One of the main uses of these spatial units is to report statistics from the Labour Force Surveys. These units were established following analyses of data from Censuses of Population and Housing, consultation with users of labour force data, consideration of minimum regional population levels required to yield reliable estimates, and the need for consistency with other statistical collections.

Population considerations dictate that Tasmania, Northern Territory, Australian Capital Territory and Other Territories cannot be dissected into two MSRs (as in the other states) as their populations are too small.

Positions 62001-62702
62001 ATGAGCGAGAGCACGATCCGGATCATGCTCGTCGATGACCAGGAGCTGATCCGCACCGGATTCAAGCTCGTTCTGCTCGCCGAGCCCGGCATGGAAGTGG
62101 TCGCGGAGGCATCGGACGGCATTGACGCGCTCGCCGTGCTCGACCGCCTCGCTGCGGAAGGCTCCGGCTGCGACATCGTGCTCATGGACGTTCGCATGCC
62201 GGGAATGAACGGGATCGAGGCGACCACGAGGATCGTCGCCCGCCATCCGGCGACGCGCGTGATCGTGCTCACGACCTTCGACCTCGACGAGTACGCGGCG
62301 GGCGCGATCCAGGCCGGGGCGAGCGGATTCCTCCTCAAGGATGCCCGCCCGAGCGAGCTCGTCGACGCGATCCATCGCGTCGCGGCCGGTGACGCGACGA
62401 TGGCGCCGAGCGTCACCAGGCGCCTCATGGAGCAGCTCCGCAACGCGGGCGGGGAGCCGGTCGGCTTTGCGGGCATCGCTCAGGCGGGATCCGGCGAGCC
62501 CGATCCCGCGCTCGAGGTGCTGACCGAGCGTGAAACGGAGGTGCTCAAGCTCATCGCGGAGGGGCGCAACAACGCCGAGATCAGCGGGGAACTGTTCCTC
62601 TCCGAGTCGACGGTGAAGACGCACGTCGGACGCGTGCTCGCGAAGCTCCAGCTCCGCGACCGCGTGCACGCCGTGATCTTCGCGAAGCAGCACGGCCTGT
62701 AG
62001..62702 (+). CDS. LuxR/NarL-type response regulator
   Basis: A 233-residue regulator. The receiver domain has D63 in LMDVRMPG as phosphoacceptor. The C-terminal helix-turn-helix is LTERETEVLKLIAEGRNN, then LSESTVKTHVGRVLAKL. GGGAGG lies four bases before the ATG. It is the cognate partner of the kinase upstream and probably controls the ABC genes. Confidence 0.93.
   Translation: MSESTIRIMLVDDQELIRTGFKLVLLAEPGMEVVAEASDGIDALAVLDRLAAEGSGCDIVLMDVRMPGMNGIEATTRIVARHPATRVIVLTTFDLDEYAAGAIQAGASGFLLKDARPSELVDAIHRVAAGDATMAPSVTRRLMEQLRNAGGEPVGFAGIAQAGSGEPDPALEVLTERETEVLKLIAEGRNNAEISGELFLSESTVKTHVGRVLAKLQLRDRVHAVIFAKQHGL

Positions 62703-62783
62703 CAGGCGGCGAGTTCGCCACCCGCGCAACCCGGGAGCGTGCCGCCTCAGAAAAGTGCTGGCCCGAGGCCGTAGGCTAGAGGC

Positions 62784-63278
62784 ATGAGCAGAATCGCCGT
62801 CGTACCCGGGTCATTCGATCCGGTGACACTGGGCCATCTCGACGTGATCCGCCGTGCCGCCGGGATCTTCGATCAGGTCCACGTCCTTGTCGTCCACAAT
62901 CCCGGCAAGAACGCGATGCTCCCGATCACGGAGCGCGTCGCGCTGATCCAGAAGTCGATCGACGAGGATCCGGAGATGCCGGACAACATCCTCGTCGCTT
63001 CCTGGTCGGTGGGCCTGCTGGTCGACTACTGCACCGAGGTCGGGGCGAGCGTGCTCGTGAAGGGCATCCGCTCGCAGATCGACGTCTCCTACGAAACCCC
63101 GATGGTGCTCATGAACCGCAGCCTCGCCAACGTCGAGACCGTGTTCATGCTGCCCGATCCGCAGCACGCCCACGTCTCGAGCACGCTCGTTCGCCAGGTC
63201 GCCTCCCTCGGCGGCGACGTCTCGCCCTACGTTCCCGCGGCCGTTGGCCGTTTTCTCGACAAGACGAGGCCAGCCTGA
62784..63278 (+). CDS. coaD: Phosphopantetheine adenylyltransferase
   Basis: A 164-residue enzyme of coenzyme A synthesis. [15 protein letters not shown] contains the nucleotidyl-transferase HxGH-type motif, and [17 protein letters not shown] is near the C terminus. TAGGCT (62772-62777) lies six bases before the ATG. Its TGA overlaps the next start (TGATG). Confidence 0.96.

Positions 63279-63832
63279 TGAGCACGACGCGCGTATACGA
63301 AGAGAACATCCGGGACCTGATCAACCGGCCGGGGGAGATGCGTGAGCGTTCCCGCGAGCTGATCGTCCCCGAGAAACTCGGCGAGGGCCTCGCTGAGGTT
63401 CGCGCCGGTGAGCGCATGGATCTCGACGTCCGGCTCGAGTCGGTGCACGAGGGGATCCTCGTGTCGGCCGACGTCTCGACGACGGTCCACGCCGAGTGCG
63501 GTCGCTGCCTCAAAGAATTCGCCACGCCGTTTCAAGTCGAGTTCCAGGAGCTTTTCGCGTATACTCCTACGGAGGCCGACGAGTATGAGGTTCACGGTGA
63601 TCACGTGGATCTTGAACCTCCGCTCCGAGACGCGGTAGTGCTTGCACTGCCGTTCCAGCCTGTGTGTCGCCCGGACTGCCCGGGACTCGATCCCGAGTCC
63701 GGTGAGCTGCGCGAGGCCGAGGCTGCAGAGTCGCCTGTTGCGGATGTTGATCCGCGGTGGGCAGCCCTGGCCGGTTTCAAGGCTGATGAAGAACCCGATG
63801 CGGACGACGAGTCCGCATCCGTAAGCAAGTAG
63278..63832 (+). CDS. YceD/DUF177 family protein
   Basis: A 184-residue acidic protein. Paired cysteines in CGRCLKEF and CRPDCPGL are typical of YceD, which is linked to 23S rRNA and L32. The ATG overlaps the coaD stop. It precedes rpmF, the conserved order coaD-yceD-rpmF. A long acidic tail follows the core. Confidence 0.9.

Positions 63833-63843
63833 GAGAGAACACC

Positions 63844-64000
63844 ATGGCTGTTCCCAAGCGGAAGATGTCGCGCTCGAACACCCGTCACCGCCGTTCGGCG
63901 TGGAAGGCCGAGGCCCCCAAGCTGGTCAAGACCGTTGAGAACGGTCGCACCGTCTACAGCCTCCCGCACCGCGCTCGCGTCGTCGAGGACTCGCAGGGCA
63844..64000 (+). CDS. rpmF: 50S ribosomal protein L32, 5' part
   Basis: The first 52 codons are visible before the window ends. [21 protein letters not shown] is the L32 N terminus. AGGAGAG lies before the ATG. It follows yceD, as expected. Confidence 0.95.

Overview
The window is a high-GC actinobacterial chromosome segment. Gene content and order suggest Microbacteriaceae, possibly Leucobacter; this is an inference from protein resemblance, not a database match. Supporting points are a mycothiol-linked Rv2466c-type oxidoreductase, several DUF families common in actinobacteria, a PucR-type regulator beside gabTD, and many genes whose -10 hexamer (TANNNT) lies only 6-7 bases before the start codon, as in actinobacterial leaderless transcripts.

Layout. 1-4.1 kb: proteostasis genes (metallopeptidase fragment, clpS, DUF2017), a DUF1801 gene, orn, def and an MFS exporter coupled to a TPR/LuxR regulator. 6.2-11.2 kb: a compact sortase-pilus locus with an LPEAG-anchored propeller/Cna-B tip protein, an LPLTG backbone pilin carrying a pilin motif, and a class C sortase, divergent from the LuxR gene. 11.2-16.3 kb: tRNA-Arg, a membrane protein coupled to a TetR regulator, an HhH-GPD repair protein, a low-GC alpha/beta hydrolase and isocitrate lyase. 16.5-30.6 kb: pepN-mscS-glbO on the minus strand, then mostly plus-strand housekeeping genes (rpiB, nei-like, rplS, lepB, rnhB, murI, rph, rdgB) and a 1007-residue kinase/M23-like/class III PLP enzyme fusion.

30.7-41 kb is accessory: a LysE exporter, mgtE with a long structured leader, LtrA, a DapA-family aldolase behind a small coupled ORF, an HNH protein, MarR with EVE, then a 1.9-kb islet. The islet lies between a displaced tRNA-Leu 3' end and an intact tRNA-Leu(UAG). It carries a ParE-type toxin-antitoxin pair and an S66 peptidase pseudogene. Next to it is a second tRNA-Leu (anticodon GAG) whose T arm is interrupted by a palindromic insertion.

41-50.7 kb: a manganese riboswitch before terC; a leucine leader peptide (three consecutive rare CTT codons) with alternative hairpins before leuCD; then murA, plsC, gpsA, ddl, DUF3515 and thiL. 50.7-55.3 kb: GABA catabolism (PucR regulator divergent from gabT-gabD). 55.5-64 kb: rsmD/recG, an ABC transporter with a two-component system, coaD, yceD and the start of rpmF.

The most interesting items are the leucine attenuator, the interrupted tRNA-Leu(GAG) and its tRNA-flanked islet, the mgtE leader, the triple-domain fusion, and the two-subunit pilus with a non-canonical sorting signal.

The minimum population size of a region for which labour force statistics are published depends on a number of factors. The prime determinant is the reliability of data based on the population size of the region and the sampling fraction of the S/T. Unlike state and MSR level data, estimates at lower geographic levels are not constrained to conform to independently estimated population totals. Estimates for regions are also based on considerably smaller samples. For these reasons, regional estimates may be subject to high relative standard errors. Other factors that may be considered are how well the region fits with the classification structure of the S/T, how homogenous the labour force is in the region, and the uses to which the data may be put.

State/Territory (S/T)

For discussion about this spatial unit see Chapter 2, Main Structure.